This is the One Surest Way to Catch Germs, Say Experts
Health officials stress that the best way to stay healthy is good, old-fashioned common sense: Wash your hands thoroughly and frequently; avoid touching your mouth and nose; avoid people who are coughing and sneezing—all time-tested ways to avoid more minor illnesses like the common cold and flu.
They're simple rules that, if followed, would make the world a healthier place. Here are the most common virus-spreading mistakes to avoid, no matter what time of year it is or what's going on in the news. Read on—and to ensure your health and the health of others, don't miss these Signs Your Illness is Actually Coronavirus in Disguise.
Going Anywhere Sick
If you are contagious, it's not appropriate to go to the office and "power through it"—even if you have a job that is deemed "essential." "For the love of humanity, do not come to work if you are sick or believe you may have the flu," states Michèle Oricoli, Certified Etiquette Consultant and founder of More Than Manners. "Sharing, in this case, is not caring."
Not Washing Your Hands
Opting not to wash your hands might seem like a personal choice, but when you neglect to do so you are compromising the health of others by exposing them to potential germs. "Wash your hands when leaving the restroom and before or after preparing food," instructs Oricoli. You should also do it anytime you have left the house or touched anything with your bare hands. "Do it thoroughly and often." According to the CDC, you should scrub your hands for at least 20 seconds. If you need a timer, she suggests humming the "Happy Birthday" song from beginning to end twice.
Shaking Hands or Hugging if You Aren't Feeling Well
You're not supposed to be seeing friends and family during this time, but if you must for something essential, avoid making physical contact with others. "Skip handshakes, hugs, and kisses," says Oricoli. Even better, stay six feet apart.
Not Covering Your Mouth When You Cough or Sneeze
Just don't use your hand! "If you're caught unprepared, direct your mouth and nose toward your upper sleeve or the inside of your elbow," Oricoli suggests. MIT scientists have confirmed that sneezes and coughs can travel farther than you ever cared to imagine—a "paint-like pattern of fluid fragmentation." Say it, don't spray it. The best thing to do is to sneeze into a tissue.
Blowing Your Nose in Public
Yes, everyone has to blow their nose at one time or another—no shame. But that doesn't make the process of removing snot from your nose and into a tissue any less gross. "If you need to blow your nose, excuse yourself and take care of business in the restroom," says Oricoli. "Dispose of all tissues and wash your hands." Also, if you do end up blowing your nose in front of others, she suggests refraining from examining the tissue for its contents.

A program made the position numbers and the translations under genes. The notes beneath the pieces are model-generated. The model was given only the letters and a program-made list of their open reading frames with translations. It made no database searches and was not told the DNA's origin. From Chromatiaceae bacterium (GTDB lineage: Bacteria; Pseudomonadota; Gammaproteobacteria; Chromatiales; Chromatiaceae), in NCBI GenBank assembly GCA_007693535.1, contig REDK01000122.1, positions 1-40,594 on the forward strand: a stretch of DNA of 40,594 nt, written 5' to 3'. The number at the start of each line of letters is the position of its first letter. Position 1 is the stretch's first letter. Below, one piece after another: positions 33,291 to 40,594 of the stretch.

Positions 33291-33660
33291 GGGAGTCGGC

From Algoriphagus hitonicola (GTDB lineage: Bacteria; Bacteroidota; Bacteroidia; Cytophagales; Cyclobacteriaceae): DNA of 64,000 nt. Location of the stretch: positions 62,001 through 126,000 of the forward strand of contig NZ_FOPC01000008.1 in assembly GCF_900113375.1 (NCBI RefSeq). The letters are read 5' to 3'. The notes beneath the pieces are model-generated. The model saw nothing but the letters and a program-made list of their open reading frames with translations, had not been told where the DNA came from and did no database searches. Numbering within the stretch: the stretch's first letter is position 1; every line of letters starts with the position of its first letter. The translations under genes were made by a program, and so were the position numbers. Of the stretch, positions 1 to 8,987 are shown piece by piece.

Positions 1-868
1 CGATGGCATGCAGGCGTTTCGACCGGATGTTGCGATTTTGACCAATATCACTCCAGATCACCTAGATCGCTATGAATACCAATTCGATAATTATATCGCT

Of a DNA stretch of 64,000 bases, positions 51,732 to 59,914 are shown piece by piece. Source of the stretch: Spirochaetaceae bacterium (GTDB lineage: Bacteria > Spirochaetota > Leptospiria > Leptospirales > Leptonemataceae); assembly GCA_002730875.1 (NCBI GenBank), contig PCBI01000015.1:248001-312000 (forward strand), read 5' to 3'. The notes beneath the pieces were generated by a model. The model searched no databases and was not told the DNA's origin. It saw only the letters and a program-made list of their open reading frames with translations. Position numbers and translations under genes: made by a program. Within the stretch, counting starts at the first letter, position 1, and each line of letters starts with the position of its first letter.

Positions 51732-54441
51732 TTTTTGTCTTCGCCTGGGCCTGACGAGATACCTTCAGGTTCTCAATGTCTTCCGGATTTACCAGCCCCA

Not Sanitizing Your Work Spaces
I know most of us are working from home, but for those of you with essential jobs, always sanitize your work area, especially in co-working spaces. "Wipe down the desk, phone, keyboard and door handles. It is a basic courtesy for the health of your coworkers and their loved ones," states Oricoli.
Using Communal Towels in Guest Bathrooms
Paper, disposable guest towels aren't just an interior design style statement—they can protect your guests from spreading germs! You're likely now hosting anyone right now, but if the handyman must come over: "As a host, if possible, place disposable hand towels in your bathroom to avoid the damp, communal towel," says Oricoli.
Not Wiping Down Gym Equipment
Believe it or not, some gyms are still open. Every gym offers sanitary wipes for a reason. Even if you aren't sick, always wipe down every piece of gym equipment that you touch. If you don't, you are committing one of the biggest health etiquette offenses, according to Oricoli. "Remembering basic respect and adhering to The Golden Rule is key here," she points out.
Whether you are sick or not, never ever pull a George Costanza and double dip your chip. "There's no reason to spread germs," points out Oricoli.
Touching Food and Putting it Back
Germs, germs, and germs! Nobody wants to eat food that you have already touched with your dirty hands. Use the tongs.
Not Getting Enough Sleep
Not getting enough sleep isn't just bad for your health, it can negatively impact others. "If you're not getting enough sleep during the night, that makes you drowsy when you interact with others during the day," points out Vishal Patel, MD, MBA, FAAP, FACP, clinical lead for ChristianaCare's Primary Care & Community Medicine and a senior clinical investigator with Christiana Care's Value Institute. There are other problems as well: Data suggest that inadequate sleep leads to an increased risk of depression, cancer, heart disease, obesity and memory loss. The goal is for adults to get at least 7 to 9 hours each night. "I reiterate to my patients that certain tasks can wait until the next day, and they'll be better able to socialize with others, by avoiding cramming everything for one day and compromising on their sleep."
Not Practicing Pool Hygiene
Here's a good one for when pools reopen: According to the CDC, pools can be hot zones for bacteria and infections. Sadly, many are avoidable. If you follow three simple guidelines, you can do your part in keeping disease out of pools. First, stay out of the water if you have diarrhea. Second, always shower before you get in the water. And third, don't pee or poop in the water.
Picking In or Around Your Nose in Public
According to one study, a whopping 95 percent of people cop to picking their nose. However, just because everyone is doing it doesn't mean anyone wants to see it done by someone else! Not only does it look gross, but picking your nose and then touching someone else can spread infection.
Not Washing Your Hands After Handling Meat
According to the CDC, a large percentage of foodborne disease outbreaks are spread by contaminated hands. If you touch contaminated meat and then come into contact with someone else, you could expose them to a potentially life-threatening infection. Always wash your hands immediately after handling meat.
Visiting a Hospital When You are Sick
If you have the slightest notion that you might be coming down with something, stay far away from the hospital unless you are seeking treatment for yourself. So many people in a medical setting have compromised immune systems, and exposing them to anything contagious could have fatal repercussions.
Drinking Straight From a Carton or Bottle
It can be tempting to take a swig of milk straight from the carton, but keep in mind that if you do, you are exposing others to your germs. For example, if you're infected with the coronavirus, it could be in your backwash for days before you show symptoms, thus exposing everyone who drinks next.
Using the ATM or Credit Card Terminal Improperly